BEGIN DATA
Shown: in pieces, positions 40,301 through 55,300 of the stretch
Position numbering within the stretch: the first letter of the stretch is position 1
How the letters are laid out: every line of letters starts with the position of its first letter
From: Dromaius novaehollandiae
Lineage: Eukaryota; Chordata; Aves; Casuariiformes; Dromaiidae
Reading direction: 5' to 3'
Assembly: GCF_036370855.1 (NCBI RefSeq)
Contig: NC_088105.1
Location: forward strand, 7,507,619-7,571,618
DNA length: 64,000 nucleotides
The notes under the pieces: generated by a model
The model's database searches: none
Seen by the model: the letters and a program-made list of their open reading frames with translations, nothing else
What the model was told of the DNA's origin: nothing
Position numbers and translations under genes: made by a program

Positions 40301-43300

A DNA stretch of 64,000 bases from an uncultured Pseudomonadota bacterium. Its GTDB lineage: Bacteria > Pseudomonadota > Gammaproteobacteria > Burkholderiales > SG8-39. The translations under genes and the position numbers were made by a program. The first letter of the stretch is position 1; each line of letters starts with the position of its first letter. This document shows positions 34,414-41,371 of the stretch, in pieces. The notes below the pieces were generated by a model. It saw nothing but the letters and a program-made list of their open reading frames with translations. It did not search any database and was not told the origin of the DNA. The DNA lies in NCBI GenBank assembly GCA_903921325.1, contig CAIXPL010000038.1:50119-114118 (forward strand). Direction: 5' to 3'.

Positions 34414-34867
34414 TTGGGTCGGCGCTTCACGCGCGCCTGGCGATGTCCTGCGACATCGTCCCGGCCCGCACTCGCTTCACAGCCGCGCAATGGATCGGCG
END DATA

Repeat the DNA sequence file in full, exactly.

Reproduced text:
Shown: in pieces, positions 40,301 through 55,300 of the stretch
Position numbering within the stretch: the first letter of the stretch is position 1
How the letters are laid out: every line of letters starts with the position of its first letter
From: Dromaius novaehollandiae
Lineage: Eukaryota; Chordata; Aves; Casuariiformes; Dromaiidae
Reading direction: 5' to 3'
Assembly: GCF_036370855.1 (NCBI RefSeq)
Contig: NC_088105.1
Location: forward strand, 7,507,619-7,571,618
DNA length: 64,000 nucleotides
The notes under the pieces: generated by a model
The model's database searches: none
Seen by the model: the letters and a program-made list of their open reading frames with translations, nothing else
What the model was told of the DNA's origin: nothing
Position numbers and translations under genes: made by a program

Positions 40301-43300

A DNA stretch of 64,000 bases from an uncultured Pseudomonadota bacterium. Its GTDB lineage: Bacteria > Pseudomonadota > Gammaproteobacteria > Burkholderiales > SG8-39. The translations under genes and the position numbers were made by a program. The first letter of the stretch is position 1; each line of letters starts with the position of its first letter. This document shows positions 34,414-41,371 of the stretch, in pieces. The notes below the pieces were generated by a model. It saw nothing but the letters and a program-made list of their open reading frames with translations. It did not search any database and was not told the origin of the DNA. The DNA lies in NCBI GenBank assembly GCA_903921325.1, contig CAIXPL010000038.1:50119-114118 (forward strand). Direction: 5' to 3'.

Positions 34414-34867
34414 TTGGGTCGGCGCTTCACGCGCGCCTGGCGATGTCCTGCGACATCGTCCCGGCCCGCACTCGCTTCACAGCCGCGCAATGGATCGGCG